Photo monitoring explained

– A guide for landholders

By Mikayla Hyland-Wood

What is photo monitoring?

Photo monitoring is the process of taking repeated photos over the course of a project’s lifetime. It’s an easy and effective method of monitoring vegetation and ecosystem changes. This allows for landholders, project partners and funding bodies to visually confirm the change in a riparian landscape over time. Photos provide objective evidence of a project’s progress, providing a visual assessment of whether native vegetation is thriving, or struggling. This informs future decisions about managing the area, perhaps supplementary watering is needed or new native species chosen.

Before (2018) and after (2021) photos taken from the same perspective show powerful change in the landscape. Photo credits: Lori Gould (2018) and Mikayla Hyland-Wood (2021).

The importance of photo monitoring

Photo monitoring is a great ecological tool enabling a visual record of changes over time to be created. There are a few things to keep in mind:

  1. Objectively assesses the success/impact of restoration projects
  2. Interesting to see progress for landholders, partners and funding bodies
  3. Easy to visually keep track of native vegetation growth
  4. Shows how climate/season/stock are affecting the project
  5. Shows which species are thriving on the property vs those that are struggling
  6. Helps to inform larger scale projects for the benefit of people and place

Before (2019) and after (2021) photo monitoring set showing revegetation along the stream banks after fencing out stock. Photo credits: Lori Gould (2019) and Mikayla Hyland-Wood (2021).

How to set up a photo monitoring point:

  1. Choose a photo point that provides a good, representative view of the project area
  2. Use an existing corner post, strainer post or install a freestanding post to mark the spot
  3. Keep in mind that plants will grow over time, stand far enough back from works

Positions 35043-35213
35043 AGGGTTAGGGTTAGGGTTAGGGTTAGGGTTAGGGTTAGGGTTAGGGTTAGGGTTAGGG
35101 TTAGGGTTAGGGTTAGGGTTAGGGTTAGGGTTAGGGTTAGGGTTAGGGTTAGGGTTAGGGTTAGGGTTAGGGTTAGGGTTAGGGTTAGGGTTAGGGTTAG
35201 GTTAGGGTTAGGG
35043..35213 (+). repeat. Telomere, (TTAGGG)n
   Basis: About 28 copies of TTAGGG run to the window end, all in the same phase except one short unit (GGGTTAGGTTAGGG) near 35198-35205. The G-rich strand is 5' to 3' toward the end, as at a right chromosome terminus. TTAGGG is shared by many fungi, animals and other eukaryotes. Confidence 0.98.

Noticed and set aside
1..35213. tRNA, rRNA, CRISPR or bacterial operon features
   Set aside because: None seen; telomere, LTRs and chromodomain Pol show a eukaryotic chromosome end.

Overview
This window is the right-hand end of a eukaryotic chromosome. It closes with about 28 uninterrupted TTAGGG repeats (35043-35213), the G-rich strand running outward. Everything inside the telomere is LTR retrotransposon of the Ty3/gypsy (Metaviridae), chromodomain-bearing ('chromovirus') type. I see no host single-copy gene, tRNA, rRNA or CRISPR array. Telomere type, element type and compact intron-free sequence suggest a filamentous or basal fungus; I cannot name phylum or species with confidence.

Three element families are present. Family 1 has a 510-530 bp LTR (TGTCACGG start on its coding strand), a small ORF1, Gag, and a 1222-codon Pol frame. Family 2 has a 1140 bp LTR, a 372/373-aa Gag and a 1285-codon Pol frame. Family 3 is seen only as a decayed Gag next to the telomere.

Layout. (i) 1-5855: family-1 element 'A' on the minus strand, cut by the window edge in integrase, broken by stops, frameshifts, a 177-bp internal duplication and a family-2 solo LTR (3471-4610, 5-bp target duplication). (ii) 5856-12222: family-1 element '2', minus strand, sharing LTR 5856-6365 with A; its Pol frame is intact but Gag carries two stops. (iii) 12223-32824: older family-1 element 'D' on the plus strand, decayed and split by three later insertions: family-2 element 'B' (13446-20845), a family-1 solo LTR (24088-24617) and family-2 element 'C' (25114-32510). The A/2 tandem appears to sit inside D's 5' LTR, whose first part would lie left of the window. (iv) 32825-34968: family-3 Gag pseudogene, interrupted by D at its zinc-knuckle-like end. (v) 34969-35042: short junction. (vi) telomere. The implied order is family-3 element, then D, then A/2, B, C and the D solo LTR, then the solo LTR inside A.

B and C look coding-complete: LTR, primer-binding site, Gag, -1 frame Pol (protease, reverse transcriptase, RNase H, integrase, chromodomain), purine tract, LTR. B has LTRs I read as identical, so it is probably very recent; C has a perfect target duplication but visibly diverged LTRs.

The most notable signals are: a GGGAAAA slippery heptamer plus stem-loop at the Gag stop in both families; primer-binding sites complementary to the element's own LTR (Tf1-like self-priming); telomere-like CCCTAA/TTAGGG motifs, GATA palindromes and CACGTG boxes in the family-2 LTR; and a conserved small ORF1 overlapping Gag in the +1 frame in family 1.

4. Label every photo with the photo monitoring point #, date, any important information
Position photos from a corner post for a wide consistent view of the land. Credit: Adobe.
It can be helpful to used a natural landmark for reference such as a mature tree or unique cluster of vegetation when a fence post isn’t readily available. Credit: Siwan Lovett (2021).

When to take photos

  1. Before any work has started
  2. After land is prepared
  3. After initial planting/sowing/building
  4. At regular time intervals (1 year is best to catch the same season)
  5. After any natural disaster events (i.e. fire, flood)

This video below was produced by the Yass Area Network of Landcare Groups and provides a great overview of how to use photopoints in your restoration projects.

This video produced by the Yass Area Network of Landcare Groups provides a great overview of how to use photopoints in your restoration projects. You can view the video below.

Rivers of Carbon – Restoration Approach

We do not believe there is one discipline called ‘River Restoration’, rather, we believe that biophysical, social and cultural knowledge needs to be brought together to ensure we work alongside landholders and their communities. Here you will find the resources that guide this philosophy, and how we put it into practice.

View the Resources